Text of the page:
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‘Now is not the time to stop wearing masks’: NPR




CDC Director Rochelle Walensky said in an interview with NPR on Wednesday the country was grappling with high winds in a battle to end the spread of the new virus and efforts to reverse coronavirus restrictions.

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Susan Walsh / AP

CDC Director Rochelle Walensky said in an interview with NPR on Wednesday the country was grappling with high winds in a battle to end the spread of the new virus and efforts to reverse coronavirus restrictions.

Susan Walsh / AP

The director of the Centers for Disease Control and Prevention expressed concerns Wednesday about the recent rise in the number of new coronavirus cases, warning that pandemic fatigue and easing of restrictions could be a step for it. The rise again this spring

In an interview with All Things Considered NPR, Dr. Rochelle Walensky said the coming weeks could prove pivotal to determine that nearly a year in the US epidemic would be able to find a way out of the crisis. Or not But she said the country was facing storms from both the highly contagious virus spread and efforts to reverse everything from mask use to how quickly it opened up business again.

“I think the next two or three months can go in either direction from two directions,” Valensky told host Arishapiro. “If things were open, if we weren’t really careful, we could end up with the kind of post-spring break we saw after Christmas, so we could see more diseases, we could see more deaths.”

“In a different light,” Walensky continues, “I see that we have more determination in a couple of months, we have vaccinated many people, and we can go to really great places in the summer. ”

Walensky’s comments followed Tuesday’s announcement by the governors of Texas and Mississippi that they would end mask enforcement in their states and allow businesses to reopen at full capacity. Nathibdee Biden was like “Neanderthal thinking” on Wednesday.

In Texas, new cases are down about 9% from the average two weeks ago, but are up 20% since last week. In Mississippi, new cases were similarly down from two weeks ago, but were up 62% from last week’s figures.

“The CDC honestly recommends that masking is a normal social aloof routine right now while we are at this juncture. This critical time is this difficult point, and therefore does not fit the way that we are. We truly recommend it, ”Walensky said. Refers to Tuesday’s announcement

“I would say the reason I wore the mask was not because my governor told me so,” she added. “The reason I wear a mask is because I know it protects myself, protects the people I love, it protects my neighbors and my community, so I think everyone has the power to do the right thing and wear a mask.”

While the reverse in Texas and Mississippi represented two of the most expanding in the country. But it is far from a single announcement. Massachusetts allowed restaurants to reopen at full capacity, and in South Carolina, the Henry McMaster government lifted the ban on large gatherings.

Walensky acknowledged the reality of the pandemic fatigue. “We are exhausted,” she said.

But now, as more and more Americans are vaccinated. “There was a vision, there was a light at the end of the tunnel,” she said.

“Now is not the time to stop wearing masks.”

Since taking office in January, Valensky has been largely looking at signs of hope in the fight against the epidemic. Overall, new cases fell by about 70%, bringing the average number of new cases closer to the final levels seen in the fall. Meanwhile, the number of new patients hospitalized for COVID-19 has dropped about 60 percent since its peak in January.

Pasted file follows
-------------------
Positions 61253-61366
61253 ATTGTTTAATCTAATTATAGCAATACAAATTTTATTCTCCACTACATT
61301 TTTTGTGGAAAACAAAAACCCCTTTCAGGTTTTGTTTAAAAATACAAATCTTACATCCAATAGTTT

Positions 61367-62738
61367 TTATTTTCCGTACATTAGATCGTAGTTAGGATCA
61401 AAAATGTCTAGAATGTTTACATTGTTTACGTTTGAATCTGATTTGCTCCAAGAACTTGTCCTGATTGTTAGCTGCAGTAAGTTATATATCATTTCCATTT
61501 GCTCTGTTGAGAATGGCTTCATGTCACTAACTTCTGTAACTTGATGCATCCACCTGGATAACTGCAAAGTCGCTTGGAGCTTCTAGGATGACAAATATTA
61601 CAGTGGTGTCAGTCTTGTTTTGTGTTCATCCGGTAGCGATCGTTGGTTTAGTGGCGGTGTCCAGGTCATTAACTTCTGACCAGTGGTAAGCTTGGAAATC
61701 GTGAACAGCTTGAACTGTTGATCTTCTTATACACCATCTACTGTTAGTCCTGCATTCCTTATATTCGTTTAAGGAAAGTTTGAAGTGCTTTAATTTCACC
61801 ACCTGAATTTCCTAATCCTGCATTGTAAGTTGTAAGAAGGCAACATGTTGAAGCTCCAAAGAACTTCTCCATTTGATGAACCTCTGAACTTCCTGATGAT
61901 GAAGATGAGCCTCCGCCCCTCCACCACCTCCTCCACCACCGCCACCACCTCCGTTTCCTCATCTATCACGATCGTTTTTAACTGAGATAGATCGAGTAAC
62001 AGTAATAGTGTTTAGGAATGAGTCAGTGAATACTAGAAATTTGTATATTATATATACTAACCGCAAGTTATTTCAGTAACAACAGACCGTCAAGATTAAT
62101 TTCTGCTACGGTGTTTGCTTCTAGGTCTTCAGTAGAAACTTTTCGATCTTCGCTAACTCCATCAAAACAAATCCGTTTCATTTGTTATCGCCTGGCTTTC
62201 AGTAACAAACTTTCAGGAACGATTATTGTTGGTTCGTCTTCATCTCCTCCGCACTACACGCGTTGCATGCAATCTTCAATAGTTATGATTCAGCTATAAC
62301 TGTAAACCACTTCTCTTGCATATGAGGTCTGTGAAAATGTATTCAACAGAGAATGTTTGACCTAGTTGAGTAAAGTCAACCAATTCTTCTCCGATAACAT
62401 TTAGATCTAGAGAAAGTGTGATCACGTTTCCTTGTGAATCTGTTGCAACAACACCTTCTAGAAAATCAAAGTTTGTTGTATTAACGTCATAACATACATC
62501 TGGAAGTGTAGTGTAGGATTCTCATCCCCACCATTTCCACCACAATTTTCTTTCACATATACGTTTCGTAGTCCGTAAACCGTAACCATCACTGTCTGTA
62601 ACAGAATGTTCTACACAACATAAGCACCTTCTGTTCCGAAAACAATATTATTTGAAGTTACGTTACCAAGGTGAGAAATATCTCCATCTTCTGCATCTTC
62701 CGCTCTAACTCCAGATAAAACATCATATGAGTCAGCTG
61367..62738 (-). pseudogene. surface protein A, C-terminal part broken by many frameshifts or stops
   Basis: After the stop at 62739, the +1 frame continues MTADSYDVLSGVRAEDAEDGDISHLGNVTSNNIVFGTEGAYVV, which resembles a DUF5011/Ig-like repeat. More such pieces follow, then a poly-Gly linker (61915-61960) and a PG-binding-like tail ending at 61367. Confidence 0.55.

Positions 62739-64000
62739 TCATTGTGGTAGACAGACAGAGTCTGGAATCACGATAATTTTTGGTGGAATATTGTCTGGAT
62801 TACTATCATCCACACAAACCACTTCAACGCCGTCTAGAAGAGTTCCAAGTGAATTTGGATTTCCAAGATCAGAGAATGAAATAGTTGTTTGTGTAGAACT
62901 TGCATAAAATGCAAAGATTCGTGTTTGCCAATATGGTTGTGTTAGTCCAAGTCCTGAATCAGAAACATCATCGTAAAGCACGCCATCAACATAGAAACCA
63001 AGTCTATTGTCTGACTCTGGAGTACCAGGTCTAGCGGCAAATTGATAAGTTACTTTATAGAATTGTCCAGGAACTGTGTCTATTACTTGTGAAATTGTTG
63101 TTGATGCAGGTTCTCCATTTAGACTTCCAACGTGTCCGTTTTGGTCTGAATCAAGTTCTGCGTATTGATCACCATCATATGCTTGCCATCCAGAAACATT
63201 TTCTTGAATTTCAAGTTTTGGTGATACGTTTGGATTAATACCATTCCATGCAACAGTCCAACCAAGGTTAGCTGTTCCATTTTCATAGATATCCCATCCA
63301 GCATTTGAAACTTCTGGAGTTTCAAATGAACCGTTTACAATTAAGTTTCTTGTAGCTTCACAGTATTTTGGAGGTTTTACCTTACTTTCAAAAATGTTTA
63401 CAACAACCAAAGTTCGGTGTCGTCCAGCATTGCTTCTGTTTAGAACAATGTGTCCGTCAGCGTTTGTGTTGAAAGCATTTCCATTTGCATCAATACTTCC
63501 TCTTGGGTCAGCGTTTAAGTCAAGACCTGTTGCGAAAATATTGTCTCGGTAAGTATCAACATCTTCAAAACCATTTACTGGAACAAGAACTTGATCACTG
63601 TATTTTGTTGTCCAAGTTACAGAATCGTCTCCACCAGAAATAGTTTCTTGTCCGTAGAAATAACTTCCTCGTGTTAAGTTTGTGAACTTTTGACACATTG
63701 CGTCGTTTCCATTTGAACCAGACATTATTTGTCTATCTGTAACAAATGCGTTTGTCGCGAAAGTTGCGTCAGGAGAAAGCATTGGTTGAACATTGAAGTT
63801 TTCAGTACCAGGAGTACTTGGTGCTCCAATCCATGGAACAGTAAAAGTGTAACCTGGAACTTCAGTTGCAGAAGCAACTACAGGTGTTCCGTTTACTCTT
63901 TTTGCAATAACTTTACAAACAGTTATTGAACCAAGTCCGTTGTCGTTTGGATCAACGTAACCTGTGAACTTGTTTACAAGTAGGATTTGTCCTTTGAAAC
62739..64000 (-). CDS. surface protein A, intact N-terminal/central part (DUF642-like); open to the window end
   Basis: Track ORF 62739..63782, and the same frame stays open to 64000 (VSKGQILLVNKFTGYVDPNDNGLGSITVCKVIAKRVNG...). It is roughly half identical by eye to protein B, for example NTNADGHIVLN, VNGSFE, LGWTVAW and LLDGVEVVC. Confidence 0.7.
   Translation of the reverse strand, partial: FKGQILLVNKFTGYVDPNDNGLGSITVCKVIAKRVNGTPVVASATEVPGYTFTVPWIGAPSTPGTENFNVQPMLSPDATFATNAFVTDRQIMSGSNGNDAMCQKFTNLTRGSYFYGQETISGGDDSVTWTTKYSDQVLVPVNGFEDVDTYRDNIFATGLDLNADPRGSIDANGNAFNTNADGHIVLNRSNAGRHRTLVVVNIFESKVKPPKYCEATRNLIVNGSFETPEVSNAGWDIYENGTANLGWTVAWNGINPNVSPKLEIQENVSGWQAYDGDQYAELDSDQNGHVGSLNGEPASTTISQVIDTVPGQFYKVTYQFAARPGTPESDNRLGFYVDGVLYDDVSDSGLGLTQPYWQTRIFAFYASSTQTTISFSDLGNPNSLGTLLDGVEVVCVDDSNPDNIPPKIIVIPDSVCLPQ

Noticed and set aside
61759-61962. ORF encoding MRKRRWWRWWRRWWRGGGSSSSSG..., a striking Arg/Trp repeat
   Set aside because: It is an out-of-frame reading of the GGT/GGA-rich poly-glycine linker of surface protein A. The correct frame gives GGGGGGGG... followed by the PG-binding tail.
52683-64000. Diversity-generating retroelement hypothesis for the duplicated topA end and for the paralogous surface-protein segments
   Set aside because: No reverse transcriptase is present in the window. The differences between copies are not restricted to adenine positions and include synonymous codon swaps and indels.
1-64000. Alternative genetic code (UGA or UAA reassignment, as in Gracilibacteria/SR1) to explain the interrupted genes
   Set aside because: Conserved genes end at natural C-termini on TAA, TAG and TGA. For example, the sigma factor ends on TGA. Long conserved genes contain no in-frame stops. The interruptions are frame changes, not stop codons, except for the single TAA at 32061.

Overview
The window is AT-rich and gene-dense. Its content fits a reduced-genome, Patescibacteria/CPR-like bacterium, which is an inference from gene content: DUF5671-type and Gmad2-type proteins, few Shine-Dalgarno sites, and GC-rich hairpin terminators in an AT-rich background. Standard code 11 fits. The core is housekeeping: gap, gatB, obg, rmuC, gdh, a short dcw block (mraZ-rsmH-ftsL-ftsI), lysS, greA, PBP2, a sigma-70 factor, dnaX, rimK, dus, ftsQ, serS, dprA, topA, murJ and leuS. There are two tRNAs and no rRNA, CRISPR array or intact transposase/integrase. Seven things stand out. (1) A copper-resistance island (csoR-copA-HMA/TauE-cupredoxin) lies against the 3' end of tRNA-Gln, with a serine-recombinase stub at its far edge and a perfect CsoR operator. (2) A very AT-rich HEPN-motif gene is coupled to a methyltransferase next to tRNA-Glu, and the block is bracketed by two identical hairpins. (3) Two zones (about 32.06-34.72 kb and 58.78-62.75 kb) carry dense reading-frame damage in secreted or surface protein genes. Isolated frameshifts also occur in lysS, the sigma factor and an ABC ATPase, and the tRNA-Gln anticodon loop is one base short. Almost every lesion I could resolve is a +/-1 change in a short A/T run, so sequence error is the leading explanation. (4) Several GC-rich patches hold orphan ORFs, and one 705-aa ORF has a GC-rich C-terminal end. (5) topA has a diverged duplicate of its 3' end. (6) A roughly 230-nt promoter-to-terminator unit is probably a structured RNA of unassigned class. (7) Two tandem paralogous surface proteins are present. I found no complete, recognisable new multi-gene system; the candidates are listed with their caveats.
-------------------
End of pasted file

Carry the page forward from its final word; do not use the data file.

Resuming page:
But on Wednesday, the CDC director warned the agency could still see “Troubling signs” that recent progress has hindered, Walensky said at a White House briefing, said the latest seven-day average of 66,000 new patients was a 3.5 percent increase over the past seven days. Deaths increased 2.2% during that time to slightly more than 2,000 on a daily basis.

Authorities have identified an increasingly widespread and widespread spread of the virus across the country, particularly B.1.1.7, which was first detected in the UK and found to be infectious. More than 50% more than the stress spreads in the United States.

“What worries me the most is that we are more and more stable now, with about 60,000 to 70,000 cases per day, and that’s too many to try to end this outbreak,” Walensky told NPR.

“It worries me too, because while we stabilize these very high levels of viruses, we have an overly contagious strain, the B.1.1.7 strain, which threatens the progress we have made.” So far, ”she said.“ So with the levels of these viruses being spread and the strains that are too invasive, I’m just worried about what the future holds.

Walensky said it was too early to tell whether the country was at the top of the case or into a swing in more protracted cases.

On the vaccine page, Walensky expressed optimism when asked about President Biden’s forecast this week that by the end of May there will be enough vaccines for all adults in the United States. Weekend by the Food and Drug Administration The decision to grant emergency authorization for the vaccine from Johnson & Johnson made it the third vaccine to certify that authorization.

“I think the supply will keep growing over the next few weeks. I think the end of March should be better, the end of April looks even better,” Walensky said. To eight weeks we are about to start to see a real increase in supply. ”

The audio for the story was produced and composed by Andrea Hsu, Mia Venkat and Courtney Dorning.


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